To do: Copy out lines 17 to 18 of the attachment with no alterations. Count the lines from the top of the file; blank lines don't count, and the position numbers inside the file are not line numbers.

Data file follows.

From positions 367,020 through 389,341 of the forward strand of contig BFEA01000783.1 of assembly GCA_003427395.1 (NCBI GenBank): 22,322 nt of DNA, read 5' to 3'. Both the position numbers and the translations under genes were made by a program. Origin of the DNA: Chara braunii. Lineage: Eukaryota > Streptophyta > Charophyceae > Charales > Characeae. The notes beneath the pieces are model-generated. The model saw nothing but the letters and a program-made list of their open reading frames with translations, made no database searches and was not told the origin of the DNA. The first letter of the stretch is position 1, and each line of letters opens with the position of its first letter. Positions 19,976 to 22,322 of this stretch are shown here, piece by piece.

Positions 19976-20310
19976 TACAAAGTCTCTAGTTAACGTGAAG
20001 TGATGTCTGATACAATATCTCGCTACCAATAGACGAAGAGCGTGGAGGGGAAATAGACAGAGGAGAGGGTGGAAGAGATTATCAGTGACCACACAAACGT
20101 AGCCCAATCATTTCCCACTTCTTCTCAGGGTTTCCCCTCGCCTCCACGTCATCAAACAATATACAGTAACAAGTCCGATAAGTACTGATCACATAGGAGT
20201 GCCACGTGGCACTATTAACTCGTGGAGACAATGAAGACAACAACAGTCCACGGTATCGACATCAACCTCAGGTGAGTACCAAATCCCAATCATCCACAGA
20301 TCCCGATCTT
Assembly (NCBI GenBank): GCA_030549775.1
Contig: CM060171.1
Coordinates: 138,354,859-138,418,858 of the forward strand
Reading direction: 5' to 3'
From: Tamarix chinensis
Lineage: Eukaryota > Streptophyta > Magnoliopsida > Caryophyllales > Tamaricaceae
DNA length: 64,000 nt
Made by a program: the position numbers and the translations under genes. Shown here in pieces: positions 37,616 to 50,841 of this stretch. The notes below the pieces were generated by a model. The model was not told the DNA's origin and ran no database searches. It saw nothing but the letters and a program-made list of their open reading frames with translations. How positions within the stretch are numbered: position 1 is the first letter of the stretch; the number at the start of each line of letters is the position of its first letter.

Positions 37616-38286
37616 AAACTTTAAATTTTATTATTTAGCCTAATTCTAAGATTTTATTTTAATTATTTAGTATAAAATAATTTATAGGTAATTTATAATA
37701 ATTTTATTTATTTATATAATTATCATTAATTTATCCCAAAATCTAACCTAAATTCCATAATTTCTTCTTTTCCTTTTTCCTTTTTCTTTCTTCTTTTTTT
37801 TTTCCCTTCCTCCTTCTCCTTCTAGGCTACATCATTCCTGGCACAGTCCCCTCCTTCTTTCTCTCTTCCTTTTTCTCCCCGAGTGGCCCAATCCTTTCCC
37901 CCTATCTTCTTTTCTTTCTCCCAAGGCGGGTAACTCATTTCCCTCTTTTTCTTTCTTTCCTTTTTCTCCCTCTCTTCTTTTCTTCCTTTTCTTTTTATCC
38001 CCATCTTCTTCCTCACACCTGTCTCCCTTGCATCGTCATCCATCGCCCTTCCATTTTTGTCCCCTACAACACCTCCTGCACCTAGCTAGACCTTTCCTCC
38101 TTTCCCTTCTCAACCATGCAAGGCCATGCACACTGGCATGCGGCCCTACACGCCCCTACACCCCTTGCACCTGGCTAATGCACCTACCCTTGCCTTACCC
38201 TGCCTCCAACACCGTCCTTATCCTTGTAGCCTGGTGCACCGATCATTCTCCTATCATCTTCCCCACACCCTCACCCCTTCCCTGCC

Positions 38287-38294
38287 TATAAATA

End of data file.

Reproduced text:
37616 AAACTTTAAATTTTATTATTTAGCCTAATTCTAAGATTTTATTTTAATTATTTAGTATAAAATAATTTATAGGTAATTTATAATA
37701 ATTTTATTTATTTATATAATTATCATTAATTTATCCCAAAATCTAACCTAAATTCCATAATTTCTTCTTTTCCTTTTTCCTTTTTCTTTCTTCTTTTTTT